Chris Chibnall reflects on his Doctor Who time, the mixed reaction to his era on the show, and his new play.
In hindsight, the Chris Chibnall-driven era of Doctor Who saw a lifelong fan of the show get the controls to it at a hugely difficult time. The BBC’s budget was being squeezed, then there was a global pandemic, and as Chibnall has talked about since he left the show, there was a fight and a half to get the episodes made that he did bring to fruition.
That doesn’t mean he’s blind to the criticism that some of his stories drew, and in a new interview at the BBC website, he’s briefly reflected on that.
Up front though, the interview – and it’s a really good, long piece – is for his latest project, a play called One Last Push that’s opening at the Salisbury Playhouse this month.
He admits one of the attractions with tackling a comedy about giving birth (inspired by events close to home for him) was the sheer contrast it marked from his Doctor Who days.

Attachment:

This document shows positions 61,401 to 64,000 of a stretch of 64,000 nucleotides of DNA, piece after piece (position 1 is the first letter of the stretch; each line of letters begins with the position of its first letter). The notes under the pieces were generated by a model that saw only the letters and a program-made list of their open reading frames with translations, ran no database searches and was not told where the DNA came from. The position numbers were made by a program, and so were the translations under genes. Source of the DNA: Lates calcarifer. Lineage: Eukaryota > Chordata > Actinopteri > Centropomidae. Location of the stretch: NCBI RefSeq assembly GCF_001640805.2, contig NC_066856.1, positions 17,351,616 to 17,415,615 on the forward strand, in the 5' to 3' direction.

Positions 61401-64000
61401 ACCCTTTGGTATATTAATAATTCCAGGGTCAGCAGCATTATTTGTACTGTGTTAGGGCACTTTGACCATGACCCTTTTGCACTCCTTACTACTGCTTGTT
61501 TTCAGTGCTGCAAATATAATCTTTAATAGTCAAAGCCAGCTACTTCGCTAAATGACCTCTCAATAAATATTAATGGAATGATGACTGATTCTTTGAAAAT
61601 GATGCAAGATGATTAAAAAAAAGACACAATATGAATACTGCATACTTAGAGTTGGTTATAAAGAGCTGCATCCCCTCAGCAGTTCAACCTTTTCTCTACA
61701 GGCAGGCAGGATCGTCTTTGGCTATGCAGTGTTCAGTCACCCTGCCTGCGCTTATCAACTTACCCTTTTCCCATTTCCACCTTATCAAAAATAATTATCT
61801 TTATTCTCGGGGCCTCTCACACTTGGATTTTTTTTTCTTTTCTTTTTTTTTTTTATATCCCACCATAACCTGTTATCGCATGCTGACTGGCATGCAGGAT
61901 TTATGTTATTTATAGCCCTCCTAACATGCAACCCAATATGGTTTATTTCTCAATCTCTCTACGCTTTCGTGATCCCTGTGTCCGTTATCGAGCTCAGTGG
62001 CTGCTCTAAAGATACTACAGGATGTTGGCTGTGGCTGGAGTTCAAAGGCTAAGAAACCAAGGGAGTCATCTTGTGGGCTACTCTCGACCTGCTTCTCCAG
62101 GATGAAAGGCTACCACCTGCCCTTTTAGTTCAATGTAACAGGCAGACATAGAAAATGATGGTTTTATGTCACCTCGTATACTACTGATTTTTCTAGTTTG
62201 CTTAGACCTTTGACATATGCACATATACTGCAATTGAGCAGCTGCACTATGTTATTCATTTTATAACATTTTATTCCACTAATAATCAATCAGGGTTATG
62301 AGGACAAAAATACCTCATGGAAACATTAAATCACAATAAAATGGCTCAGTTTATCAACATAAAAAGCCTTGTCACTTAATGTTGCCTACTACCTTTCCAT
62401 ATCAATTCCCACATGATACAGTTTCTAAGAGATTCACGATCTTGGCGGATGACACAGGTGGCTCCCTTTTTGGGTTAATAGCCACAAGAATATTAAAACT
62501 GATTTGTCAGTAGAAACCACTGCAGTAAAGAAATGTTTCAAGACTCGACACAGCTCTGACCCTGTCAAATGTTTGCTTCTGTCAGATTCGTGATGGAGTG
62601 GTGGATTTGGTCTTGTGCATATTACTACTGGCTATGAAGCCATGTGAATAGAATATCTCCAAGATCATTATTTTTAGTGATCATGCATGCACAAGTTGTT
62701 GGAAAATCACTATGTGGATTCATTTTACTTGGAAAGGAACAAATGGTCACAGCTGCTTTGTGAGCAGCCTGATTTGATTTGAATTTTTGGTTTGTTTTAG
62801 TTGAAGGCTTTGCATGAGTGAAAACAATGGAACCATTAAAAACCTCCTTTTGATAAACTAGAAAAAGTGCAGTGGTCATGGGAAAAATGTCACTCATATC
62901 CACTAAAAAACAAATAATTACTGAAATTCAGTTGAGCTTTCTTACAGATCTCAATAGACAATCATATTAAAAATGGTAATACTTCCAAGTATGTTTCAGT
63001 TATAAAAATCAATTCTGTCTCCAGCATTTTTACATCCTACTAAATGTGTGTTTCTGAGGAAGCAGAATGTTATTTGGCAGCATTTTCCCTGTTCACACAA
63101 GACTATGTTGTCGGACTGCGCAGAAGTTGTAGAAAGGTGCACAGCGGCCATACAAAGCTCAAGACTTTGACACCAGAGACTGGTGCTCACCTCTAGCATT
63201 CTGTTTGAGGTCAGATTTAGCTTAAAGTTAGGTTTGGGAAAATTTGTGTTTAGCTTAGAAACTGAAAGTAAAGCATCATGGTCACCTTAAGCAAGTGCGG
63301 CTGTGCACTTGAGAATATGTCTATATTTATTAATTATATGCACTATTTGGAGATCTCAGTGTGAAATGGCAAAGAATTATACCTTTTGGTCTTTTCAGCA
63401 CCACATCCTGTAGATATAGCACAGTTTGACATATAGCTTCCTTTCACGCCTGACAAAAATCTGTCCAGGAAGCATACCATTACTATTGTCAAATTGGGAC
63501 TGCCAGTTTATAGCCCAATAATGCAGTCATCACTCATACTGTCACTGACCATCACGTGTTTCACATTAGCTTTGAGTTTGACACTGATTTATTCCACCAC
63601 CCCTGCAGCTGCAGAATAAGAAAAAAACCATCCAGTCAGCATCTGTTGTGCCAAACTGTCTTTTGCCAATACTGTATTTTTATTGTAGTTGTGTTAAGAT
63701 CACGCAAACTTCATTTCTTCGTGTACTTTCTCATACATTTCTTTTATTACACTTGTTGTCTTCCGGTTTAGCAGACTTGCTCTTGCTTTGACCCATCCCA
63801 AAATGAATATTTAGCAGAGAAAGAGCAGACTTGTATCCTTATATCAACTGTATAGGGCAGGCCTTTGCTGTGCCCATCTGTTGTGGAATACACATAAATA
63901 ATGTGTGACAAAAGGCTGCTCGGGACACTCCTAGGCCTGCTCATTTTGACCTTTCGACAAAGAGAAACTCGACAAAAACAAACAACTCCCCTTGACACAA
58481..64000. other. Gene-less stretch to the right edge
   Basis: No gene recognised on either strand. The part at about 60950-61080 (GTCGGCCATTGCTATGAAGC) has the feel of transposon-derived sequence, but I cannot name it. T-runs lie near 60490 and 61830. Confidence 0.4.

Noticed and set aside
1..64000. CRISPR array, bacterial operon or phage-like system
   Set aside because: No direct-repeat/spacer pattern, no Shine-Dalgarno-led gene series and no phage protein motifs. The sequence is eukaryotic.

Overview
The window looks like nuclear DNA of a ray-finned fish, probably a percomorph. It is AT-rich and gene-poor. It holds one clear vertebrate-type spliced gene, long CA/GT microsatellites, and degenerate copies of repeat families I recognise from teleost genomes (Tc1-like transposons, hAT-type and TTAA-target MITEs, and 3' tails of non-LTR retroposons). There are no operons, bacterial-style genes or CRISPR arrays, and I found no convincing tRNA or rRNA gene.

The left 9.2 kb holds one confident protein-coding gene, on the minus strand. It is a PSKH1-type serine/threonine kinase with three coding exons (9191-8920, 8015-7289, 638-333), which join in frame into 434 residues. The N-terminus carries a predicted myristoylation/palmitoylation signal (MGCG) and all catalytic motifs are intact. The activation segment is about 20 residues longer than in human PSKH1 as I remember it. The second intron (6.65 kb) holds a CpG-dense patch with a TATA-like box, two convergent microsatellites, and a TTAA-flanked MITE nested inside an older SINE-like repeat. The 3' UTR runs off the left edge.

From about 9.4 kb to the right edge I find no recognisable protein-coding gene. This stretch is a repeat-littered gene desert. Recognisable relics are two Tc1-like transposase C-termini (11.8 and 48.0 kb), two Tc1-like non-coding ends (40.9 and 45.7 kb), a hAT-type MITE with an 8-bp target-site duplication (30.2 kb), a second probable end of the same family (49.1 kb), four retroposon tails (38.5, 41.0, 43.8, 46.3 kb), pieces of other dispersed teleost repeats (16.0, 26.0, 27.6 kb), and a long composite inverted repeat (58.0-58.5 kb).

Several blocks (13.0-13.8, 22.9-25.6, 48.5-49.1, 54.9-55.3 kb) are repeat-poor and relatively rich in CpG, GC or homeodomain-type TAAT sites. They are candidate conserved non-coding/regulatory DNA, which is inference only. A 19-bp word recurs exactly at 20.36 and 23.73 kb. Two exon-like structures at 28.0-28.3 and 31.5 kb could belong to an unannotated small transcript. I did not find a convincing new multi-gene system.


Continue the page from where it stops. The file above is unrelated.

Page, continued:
“Obviously in Doctor Who it’s quite high-stakes storytelling”, he reflected to the BBC. “You’re often saving a planet or a civilisation or a universe. So to go into a different type of storytelling is really nice.”
When put to him that the viewer reaction to his four year run on Doctor Who was ‘mixed’, Chibnall to his credit appeared to take it on the chin.
“We knew that going in. You don’t cast the first female Doctor if you’re thinking you’re going to go in and just do the same as has been done before,” he argued.
He added too that he is “so proud” of the tales they told and the people they brought to Doctor Who. That they had “such a great time making it”.
Chris Chibnall brought in some divisive changes to the Doctor’s background too in his run, that Russell T Davies – the current showrunner – has gone out of his way to insist are canon for the programme now. Furthermore, Chibnall’s interviews since he left Doctor Who have been really interesting and open, a marked contrast from the more secretive approach he took when he was in the job.
Here’s the piece at the BBC, which is well worth a read.—
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